Yes, Naomi Campbell is back in court, this time in a spat with a former aide. The question at issue is whether repudiation of a contract entitles the innocent party to forget confidentiality obligations.
Topic: Confidential information
Who: Naomi Campbell and Vanessa Frisbee
Where: The Court of Appeal, London
When: October 2002
Vanessa Frisbee was retained by supermodel Naomi Campbell. There was no written contract but there was a separate written confidentiality agreement. In this, Ms Frisbee agreed not to disclose any information about Ms Campbell to the media without the model's express written consent. After just four months, Naomi and Vanessa's relationship broke down and they parted company amidst allegations by Vanessa that Naomi had assaulted her. Shortly after this, Vanessa sold details of Naomi's personal life, including her recent affair with actor Joseph Fiennes, to the News of the World for £25,000. Naomi took Vanessa to Court, suing for damages for breach of confidence. Vanessa defended on the basis that by her conduct, Naomi had repudiated their contract. The effect of this, she argued, was to release her from her obligations of confidentiality.
It was accepted that this was not an employer/employee relationship, but one of client and service provider. Naomi applied for "summary judgement". This is a procedure whereby the one or two year-long process of litigating a matter through to trial can be short-circuited. This is on the basis that the claim is so open and shut that there is no arguable defence and judgement should be given in favour of the claimant straight away. At first instance, the judge gave Naomi her summary judgement. He said he could conceive of no basis on which repudiation of a contract between a client and its service provider could release the "innocent" party from obligations of confidentiality.
Vanessa then appealed (no doubt with financial assistance from the News of World) and the Court of Appeal (reluctantly) took a different view. They said that the issue of whether repudiation of a client/service provider contract entitled the innocent party to disregard confidentiality obligations was unclear. This meant that it was not a suitable case for summary judgement and the arguments would have to have gone into in much more detail through the full litigation process. The appeal judges did warn, however, that the cost, in legal fees, of establishing what "may provide a valuable addition to the developing jurisprudence on the right of privacy" was likely to be disproportionate to what was at stake in terms of the damages which Naomi might recover, given that these could almost by definition be no more than £25,000.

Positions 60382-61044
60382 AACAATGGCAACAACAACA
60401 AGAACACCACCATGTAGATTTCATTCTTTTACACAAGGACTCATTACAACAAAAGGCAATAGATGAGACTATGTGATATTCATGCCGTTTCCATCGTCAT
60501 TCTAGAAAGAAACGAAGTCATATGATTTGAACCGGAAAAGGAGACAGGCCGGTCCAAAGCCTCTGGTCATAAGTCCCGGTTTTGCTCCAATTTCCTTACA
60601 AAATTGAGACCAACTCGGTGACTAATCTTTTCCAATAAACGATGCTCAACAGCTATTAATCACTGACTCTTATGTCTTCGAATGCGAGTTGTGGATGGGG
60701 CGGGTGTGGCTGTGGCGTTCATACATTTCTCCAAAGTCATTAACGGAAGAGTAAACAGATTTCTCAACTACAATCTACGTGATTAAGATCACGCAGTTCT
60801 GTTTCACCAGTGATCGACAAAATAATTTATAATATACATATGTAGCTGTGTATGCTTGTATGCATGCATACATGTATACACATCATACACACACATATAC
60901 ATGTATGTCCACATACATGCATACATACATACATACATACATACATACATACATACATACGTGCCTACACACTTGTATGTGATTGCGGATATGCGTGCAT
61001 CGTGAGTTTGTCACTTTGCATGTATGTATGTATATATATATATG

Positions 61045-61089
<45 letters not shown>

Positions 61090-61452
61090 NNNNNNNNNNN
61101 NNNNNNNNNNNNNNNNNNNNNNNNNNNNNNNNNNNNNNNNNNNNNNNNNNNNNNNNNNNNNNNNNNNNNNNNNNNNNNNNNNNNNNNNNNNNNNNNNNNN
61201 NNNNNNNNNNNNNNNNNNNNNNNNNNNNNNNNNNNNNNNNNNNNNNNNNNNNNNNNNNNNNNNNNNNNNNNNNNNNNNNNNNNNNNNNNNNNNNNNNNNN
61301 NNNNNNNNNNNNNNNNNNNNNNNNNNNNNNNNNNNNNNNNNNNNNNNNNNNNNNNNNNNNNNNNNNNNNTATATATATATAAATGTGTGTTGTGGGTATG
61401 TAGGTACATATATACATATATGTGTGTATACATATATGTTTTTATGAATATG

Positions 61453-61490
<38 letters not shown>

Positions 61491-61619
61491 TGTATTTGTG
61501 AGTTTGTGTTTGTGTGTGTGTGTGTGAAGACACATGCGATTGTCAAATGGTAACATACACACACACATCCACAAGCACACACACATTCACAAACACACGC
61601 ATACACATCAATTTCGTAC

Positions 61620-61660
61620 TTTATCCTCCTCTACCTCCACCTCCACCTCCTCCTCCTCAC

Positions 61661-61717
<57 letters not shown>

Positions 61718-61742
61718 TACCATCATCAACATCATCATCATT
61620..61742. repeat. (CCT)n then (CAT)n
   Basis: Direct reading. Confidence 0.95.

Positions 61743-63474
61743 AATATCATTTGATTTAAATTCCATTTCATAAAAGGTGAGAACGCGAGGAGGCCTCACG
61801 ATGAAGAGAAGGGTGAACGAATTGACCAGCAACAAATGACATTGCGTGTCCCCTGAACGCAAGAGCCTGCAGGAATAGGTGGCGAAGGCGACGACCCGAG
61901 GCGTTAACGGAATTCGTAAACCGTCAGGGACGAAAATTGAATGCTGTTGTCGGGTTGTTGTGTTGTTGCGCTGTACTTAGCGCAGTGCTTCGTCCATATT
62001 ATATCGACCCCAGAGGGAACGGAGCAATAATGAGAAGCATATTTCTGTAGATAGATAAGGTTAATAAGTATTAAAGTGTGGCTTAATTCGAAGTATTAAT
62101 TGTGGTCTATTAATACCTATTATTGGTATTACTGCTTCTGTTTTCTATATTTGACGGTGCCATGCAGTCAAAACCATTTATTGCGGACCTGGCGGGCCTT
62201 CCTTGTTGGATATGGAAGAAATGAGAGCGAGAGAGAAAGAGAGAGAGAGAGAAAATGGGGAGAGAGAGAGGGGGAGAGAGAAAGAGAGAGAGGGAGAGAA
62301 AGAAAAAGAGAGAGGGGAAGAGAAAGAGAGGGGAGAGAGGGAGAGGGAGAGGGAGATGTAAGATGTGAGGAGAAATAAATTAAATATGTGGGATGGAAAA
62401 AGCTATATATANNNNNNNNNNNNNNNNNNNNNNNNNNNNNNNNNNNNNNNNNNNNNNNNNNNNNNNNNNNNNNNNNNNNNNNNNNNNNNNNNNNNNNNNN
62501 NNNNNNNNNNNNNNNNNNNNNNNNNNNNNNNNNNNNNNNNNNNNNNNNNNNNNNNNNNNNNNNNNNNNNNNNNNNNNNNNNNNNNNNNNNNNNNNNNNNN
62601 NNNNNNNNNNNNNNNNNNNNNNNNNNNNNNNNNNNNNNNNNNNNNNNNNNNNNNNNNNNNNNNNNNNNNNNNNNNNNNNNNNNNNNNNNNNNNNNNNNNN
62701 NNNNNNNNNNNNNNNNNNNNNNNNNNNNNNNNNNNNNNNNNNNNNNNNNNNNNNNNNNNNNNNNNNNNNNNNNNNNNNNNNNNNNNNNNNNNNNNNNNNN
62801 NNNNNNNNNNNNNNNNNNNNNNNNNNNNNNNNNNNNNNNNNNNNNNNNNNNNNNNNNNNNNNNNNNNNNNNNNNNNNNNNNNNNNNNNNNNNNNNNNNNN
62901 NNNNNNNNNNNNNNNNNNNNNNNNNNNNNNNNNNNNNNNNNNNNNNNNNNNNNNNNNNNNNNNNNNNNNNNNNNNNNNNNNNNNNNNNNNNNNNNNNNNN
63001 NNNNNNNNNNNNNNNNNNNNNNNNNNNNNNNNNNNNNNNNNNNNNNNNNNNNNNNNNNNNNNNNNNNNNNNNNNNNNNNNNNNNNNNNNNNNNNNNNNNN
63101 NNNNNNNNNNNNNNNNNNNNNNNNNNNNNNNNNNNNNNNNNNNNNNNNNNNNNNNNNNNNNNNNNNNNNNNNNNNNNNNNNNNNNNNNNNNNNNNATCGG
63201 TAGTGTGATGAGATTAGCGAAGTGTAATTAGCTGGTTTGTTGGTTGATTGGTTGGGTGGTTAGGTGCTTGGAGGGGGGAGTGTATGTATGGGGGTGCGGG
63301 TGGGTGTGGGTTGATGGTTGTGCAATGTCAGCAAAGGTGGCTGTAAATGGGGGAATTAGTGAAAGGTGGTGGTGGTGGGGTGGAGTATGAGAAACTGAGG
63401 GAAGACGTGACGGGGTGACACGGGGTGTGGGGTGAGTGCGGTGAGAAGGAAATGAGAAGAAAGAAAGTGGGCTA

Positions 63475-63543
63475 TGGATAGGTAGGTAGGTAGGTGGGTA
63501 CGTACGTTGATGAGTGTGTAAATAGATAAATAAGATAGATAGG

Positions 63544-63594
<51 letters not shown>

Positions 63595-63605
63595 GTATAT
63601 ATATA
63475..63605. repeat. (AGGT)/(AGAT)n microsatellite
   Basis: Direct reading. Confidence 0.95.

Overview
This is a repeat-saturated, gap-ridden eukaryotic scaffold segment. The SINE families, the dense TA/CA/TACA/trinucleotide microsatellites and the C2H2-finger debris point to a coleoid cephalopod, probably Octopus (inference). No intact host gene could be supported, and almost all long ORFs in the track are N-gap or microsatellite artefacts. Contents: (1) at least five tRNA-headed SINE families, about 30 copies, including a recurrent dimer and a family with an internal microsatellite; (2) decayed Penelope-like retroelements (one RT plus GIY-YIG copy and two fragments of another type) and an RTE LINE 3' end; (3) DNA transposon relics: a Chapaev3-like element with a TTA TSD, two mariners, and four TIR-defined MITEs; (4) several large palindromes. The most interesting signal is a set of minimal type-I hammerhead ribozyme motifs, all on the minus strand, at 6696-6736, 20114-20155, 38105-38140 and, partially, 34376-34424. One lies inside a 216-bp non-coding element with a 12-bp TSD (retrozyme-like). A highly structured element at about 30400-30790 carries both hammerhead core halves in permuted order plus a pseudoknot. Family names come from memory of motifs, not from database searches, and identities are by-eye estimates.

Why this matters:
A client and its marketing services provider share much in the way of confidential information during their relationship. This process begins in many cases even before any contract is signed, when in circumstances which are normally implicitly confidential, the pitching agency shares creative proposals with the prospective client. Even without an express written agreement as to confidentiality, the chances are that, as in the Campbell/Frisbee case, a Court would regard both client and service provider as obliged to keep the other party's confidential information under wraps. If it were to be the case that repudiation of the marketing services contract entitled the innocent party to either disclose confidential information or use it without the repudiating party's consent, this would be an important point to consider before either agency or client contemplated action which was arguably contrary to its contract. This could occur, for instance, when a client decided to terminate summarily its relationship with its agency, even though either an express term of its contract or an implied term would otherwise have obliged it to give a period of notice. So far in her highly litigious career, Ms Campbell has not shown any particular propensity to settling. Those that would like to see a clarification of the main point in issue in this matter will hope that this trend continues!